Displaying seeds 1 - 15 of 41 in total

    Huge, sumptuous flowers with wide, heavily marked petals open over an extended period from early to late summer. Some years ago we were given a few precious seeds from a skilled breeder of these desirable plants and these gems were the result. Their extreme breeding means that very few fertile seeds are ever set. With very few exceptions, they are reluctant to set pods. Around 70% of diploid crosses end up producing seeds, but only 20% of tetraploid crosses do so a good year. In addition tetraploid pods typically contain fewer seeds. Finally, these seeds usually germinate more slowly than diploids and other irises, BUT they make fabulous, showy flowers, and are well worth the wait!! ... Learn More



    Mid purple flowers with darker purple veins on the standards and on the falls, and which have a light yellow zone, open on long stems in spring, which form a larger clump each year. From western China, this is a close relative of Iris chrysographes, but differs from the latter in its flowers which are a paler bluish to violet. ... Learn More



    The flowers are certainly not oil-coloured, but its name alludes to the Greek, chrysographes or 'gold writing'. Tall strong stems hold sprays of darkest blue to almost black velvety flowers which are delicately marked with golden lines. ... Learn More



    This gorgeous black flowered clone is one of the very darkest irises grown, although the flower colour is in fact a very deep violet that appears black, the falls having an exquisitely delicate golden tracery of veins near the centre. This solid clump-forming, rhizomatous perennial has upright, strap-like, grey-green leaves, and is truly one of the nearest flower colours to black it is possible to grow although seedlings may vary. ... Learn More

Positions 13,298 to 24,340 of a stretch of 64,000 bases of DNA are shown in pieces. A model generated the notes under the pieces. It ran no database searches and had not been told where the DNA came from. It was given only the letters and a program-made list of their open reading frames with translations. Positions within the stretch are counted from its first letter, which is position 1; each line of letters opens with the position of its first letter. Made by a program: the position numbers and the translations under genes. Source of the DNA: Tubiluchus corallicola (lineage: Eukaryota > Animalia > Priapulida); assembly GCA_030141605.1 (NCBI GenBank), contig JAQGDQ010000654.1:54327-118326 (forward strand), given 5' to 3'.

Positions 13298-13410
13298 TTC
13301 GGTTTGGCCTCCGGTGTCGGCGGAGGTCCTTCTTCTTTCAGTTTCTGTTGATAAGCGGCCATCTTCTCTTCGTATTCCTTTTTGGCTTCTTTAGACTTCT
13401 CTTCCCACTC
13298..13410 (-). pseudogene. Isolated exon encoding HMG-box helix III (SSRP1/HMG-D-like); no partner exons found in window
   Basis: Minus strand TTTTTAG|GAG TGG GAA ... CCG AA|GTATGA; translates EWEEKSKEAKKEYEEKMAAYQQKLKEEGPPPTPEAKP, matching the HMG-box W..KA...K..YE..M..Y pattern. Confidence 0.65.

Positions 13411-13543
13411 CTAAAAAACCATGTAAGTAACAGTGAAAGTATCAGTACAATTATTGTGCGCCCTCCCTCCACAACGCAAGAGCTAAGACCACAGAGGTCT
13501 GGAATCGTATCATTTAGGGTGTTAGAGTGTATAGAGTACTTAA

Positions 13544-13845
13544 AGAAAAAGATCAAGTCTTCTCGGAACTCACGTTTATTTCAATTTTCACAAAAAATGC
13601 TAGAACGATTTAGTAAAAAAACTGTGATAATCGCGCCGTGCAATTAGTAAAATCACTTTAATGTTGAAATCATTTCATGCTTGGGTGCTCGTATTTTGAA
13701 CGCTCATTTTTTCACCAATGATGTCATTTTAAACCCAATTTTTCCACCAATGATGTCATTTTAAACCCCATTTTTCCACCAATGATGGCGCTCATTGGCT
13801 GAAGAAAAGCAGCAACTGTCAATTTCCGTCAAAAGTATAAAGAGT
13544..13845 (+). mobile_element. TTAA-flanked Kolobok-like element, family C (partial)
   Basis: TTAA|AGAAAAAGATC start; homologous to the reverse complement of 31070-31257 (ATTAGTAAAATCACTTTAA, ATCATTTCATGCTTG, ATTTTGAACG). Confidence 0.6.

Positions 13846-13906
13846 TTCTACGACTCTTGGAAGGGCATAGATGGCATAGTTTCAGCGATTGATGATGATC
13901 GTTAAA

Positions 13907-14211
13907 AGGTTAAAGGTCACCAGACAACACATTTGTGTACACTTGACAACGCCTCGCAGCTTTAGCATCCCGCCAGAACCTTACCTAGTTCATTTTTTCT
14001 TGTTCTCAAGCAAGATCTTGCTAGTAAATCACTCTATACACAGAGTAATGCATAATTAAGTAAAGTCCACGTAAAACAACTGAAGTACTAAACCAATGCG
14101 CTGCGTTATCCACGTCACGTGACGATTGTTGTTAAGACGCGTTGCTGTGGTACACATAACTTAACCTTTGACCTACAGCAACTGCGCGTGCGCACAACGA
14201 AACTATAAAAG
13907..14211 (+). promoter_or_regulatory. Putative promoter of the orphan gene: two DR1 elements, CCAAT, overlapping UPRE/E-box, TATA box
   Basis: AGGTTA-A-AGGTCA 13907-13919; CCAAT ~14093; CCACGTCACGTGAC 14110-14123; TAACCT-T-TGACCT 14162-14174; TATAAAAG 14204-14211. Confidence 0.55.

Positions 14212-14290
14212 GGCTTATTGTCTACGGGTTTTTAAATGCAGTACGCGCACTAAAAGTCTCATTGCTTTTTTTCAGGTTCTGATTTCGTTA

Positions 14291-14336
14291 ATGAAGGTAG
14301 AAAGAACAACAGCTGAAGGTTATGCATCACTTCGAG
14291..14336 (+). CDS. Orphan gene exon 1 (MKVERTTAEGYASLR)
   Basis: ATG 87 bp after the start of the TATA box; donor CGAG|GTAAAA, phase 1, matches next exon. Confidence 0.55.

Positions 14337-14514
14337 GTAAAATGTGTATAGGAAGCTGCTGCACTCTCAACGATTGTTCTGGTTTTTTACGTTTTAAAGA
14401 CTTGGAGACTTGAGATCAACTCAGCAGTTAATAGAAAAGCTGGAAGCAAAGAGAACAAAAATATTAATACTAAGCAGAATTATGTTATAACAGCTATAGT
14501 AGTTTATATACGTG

The unusual "Welsh Gladwyn," is usually grown not for its quite pretty pale mauve flowers, but for the bright orange seeds which burst forth from the seed-pods in autumn, but do not fall until spring (as demonstrated in the picture). The botanical name refers to the fact that the crushed leaves smell like roast beef!!! Whole stems can then be cut to make an impressive floral display which lasts until the following year. Once you have a clump be sure to share the ripe seeds around you borders where they will slowly naturalise into trouble-free clumps! ... Learn More



    An improved variation of the "Welsh Gladwyn Iris", which has pale lemon instead of the normal mauve flowers. The attractive thick evergreen leaves make a wonderful autumn and winter foil for the large pods of bright orange seeds when they burst open. ... Learn More



    Distinguished by its lemon-yellow flowers with reddish-brown veins and markings on the falls, Iris forrestii, a member of the normally blue Chrysographes subseries, makes a superb companion with the black form of Iris chrysographes. A rarely offered clumping species from China, Yunnan, Sichuan & Burma, it grows in moist sites flowering in early summer, and is easy and non invasive in the border. ... Learn More